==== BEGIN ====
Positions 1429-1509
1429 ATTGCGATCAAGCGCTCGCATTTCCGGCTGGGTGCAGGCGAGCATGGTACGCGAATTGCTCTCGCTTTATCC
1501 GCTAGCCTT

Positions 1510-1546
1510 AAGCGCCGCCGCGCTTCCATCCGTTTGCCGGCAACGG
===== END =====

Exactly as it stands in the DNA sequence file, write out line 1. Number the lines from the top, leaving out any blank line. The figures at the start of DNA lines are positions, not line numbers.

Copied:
Positions 1429-1509